Once Upon a Time in the West (4K UHD Blu-ray Review)

There aren’t any conversations on western films where Sergio Leone doesn’t come up. His signature style and seamless way of making Italy look like the American West brought iconic images that are burned in film fans’ memories.  Once Upon a Time in the West is one of Leone’s crowning achievements. This is a unanimous point. Even without seeing this or any of his films at length, I know you’re reading this envisioning sun-scorched faces of tough cowboys and busty strong women looking at you with emotional eyes. Come on, admit it.  Now, Paramount as part of the Paramount Presents line has released a 4K Limited Edition of the film. Read on about my thoughts on the film and the presentation and click the cover art at the end for a paid link to order yourself a copy!




The sun is high, and the day is hot. A group of silent baddies waits at a train station for a nameless person. Flies land, water drips…It’s a nearly nail-biting scene. The credits begin to roll and there is nothing but the sound of nature. Once the stranger arrives, he brandishes a harmonica and begins to play a menacing melody.  Then a barrage of violence happens.  Over the course of nearly 20 minutes, we have zero dialogue, and lots of atmosphere. What we have on display here is Sergio Leone going to work.  The setup is something we are on the edge of our seats waiting for the payoff of.  We are nervous, anxious, and nearing fear as we watch the bad guys wait. What’s going to happen?! We wait and we hold our breaths.

The whole of Once Upon a Time in the West plays this way.  The tension is built in the limited dialogue, the stretches of silence and the long takes, such beautifully lensed photography, carrying us through.  The length for modern audiences would be tedious, and admittedly for me it was, however, the style is undeniable, and the payoff of the film is incredible.  As we face Sweetwater with Jill, Cheyenne, and Harmonica, we too feel like we’re part of this world.  It’s dirty, dark, scary, and unlike any other Wild West we’ve seen before. The pleasure of that is that when we are done, we are exhausted.  Cue the emotional response. You may feel relieved. You may be crying.  You may be happy the film is over.  You may be exhausted.  Any emotional response could be the right one.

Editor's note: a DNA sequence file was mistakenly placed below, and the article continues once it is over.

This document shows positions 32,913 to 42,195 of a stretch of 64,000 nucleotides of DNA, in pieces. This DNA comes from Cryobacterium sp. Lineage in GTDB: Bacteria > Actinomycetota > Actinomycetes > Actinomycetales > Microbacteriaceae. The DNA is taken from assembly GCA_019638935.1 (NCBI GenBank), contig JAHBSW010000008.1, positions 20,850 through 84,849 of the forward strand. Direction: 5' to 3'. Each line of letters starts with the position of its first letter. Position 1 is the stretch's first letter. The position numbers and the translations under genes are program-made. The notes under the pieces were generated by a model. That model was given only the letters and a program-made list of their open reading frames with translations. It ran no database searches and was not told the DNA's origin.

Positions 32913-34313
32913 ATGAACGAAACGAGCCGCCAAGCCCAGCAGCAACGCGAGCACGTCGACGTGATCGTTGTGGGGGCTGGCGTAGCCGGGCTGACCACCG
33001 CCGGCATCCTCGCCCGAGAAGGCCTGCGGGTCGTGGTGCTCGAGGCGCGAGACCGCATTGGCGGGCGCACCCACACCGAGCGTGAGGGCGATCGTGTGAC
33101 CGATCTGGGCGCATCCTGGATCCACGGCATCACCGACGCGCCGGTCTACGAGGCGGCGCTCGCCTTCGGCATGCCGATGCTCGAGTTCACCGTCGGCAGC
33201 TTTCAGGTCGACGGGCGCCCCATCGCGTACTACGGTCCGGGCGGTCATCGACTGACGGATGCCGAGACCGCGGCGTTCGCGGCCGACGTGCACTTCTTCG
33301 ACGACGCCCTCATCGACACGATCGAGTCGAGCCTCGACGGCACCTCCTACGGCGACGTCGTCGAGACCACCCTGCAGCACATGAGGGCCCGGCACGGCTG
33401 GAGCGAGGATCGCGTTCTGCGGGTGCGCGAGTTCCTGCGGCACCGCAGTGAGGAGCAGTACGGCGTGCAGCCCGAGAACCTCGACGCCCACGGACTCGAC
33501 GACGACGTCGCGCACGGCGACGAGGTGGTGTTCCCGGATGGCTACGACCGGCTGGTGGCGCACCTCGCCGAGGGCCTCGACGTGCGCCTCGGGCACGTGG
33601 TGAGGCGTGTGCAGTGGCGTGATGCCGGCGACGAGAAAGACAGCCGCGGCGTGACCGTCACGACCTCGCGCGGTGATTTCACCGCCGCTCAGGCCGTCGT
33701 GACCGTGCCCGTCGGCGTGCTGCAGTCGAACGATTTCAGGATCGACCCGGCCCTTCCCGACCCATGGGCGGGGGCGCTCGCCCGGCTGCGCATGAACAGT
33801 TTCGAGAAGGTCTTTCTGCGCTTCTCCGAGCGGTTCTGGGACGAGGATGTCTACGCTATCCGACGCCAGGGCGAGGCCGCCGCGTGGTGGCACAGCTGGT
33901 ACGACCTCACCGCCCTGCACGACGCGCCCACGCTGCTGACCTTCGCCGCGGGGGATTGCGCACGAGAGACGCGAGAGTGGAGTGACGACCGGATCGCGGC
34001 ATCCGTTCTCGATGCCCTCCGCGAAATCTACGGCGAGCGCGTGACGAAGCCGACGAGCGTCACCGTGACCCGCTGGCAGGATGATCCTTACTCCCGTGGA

I went into Once Upon a Time in the West thinking there would be more talking and more action. The slow burn nature of the film tested my patience, and it took a few stops and starts to get through it. I am admittedly not the target audience of this western, but I was rewarded by a beautiful vision of how western films are made. This was revolutionary in 1969 and carries that iconic badge to this day.  There is no wonder that the film is so revered, and I am so glad to have had the chance to see the film.  It’s clear to see why America’s greatest filmmakers love this film and love Sergio Leone. His work is artistic, yet commercial. The whole fast, loose and cheap angle works because you go into the films to be taken on a ride. This film is most definitely a ride. Even if it slows down at times, there’s no denying Once Upon a Time in the West’s reach.  There’s a reason it’s so significant and nobody can counter that ideal.


Stills are for promotional use only and not from the 4K UHD Blu-ray

Encoding: HEVC/H.265

Resolution: 4K

Aspect Ratio: 2.39:1

HDR: Dolby Vision

Layers: BD-66